Serving as commander-in-chief, as well as the head of state and government, American presidents are granted tremendous power. As such, a track record of dedication to public service has been a prerequisite for nearly all those who successfully run for the highest office, with few exceptions. And no occupation better demonstrates a willingness to sacrifice for the country than military service.
Since America’s founding, a total of 45 men have served as president. Of them, all but 14 had a background of at least some military service.
24/7 Wall St. reviewed the biographies of every American president to identify those who have served in the military. Presidents are listed in the order in which they served as president.
For many of the presidents on this list, military service was a small part of careers that also spanned other areas, such as business, law, or local or state politics. Men such as George H.W. Bush and John F. Kennedy, for example, enlisted in part because of the outbreak of World War II, and moved on to civilian careers at the war’s end. Here is a look at each president’s path to the Oval Office.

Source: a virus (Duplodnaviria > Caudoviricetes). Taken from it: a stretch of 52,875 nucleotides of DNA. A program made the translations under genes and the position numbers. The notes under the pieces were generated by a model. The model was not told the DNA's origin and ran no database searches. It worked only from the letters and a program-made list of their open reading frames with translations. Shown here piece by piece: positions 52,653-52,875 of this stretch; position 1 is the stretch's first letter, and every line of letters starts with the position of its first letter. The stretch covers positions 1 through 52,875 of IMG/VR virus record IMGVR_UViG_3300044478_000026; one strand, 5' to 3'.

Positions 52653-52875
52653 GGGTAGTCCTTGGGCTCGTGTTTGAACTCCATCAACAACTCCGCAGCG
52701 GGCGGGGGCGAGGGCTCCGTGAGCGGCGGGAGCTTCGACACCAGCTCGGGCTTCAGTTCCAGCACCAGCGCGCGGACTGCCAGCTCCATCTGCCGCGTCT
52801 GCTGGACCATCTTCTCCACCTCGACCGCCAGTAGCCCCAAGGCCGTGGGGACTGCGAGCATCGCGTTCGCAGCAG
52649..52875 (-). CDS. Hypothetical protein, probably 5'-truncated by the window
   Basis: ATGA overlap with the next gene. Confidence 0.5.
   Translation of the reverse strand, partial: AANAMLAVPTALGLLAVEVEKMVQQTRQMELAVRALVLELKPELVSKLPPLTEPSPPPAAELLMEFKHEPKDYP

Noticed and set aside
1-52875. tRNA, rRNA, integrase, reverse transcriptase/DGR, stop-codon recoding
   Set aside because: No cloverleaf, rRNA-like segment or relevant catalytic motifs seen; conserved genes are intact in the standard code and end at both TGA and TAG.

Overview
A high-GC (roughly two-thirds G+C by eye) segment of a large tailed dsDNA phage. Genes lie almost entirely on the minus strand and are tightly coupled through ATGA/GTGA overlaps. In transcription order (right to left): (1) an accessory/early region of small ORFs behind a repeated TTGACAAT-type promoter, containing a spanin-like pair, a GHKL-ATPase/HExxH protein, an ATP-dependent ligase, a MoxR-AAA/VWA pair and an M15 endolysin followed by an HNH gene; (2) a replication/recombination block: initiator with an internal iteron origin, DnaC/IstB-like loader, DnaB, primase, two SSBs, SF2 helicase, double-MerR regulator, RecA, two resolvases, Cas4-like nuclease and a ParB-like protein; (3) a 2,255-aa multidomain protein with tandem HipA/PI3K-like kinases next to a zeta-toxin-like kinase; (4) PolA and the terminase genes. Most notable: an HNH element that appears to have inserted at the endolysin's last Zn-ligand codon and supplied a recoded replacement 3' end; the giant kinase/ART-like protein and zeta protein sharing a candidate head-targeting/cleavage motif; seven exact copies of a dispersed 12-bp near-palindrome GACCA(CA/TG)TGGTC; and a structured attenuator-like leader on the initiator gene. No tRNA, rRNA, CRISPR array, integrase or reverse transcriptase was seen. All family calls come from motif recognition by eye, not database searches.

Less common are men whose careers were defined largely by the military, and whose distinguished service launched them into national politics. These former presidents include Dwight Eisenhower, a four-star general who served as supreme commander of allied forces in World War II, and most famously, George Washington, who led the Continental Army to victory over the British in the Revolutionary War. Here is a look at the most decorated war heroes in American history.
Notably, military service has not been a common credential among more recent American presidents. Of the last five presidents, from Bill Clinton to Joe Biden, only one – George W. Bush – served in the military. And though Bush was a trained fighter pilot during the Vietnam War, he was never sent into combat.
Click here to see the presidents who served in the military
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